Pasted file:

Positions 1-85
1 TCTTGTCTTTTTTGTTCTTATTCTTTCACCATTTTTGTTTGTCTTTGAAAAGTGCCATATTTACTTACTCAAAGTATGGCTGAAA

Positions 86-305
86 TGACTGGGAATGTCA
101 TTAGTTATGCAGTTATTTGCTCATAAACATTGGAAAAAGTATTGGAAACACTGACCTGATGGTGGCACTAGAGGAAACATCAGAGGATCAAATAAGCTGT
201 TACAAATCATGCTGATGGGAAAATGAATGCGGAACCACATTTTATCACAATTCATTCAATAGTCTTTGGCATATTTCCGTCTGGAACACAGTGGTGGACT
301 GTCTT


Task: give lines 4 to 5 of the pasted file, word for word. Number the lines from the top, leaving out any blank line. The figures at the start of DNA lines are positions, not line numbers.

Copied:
86 TGACTGGGAATGTCA
101 TTAGTTATGCAGTTATTTGCTCATAAACATTGGAAAAAGTATTGGAAACACTGACCTGATGGTGGCACTAGAGGAAACATCAGAGGATCAAATAAGCTGT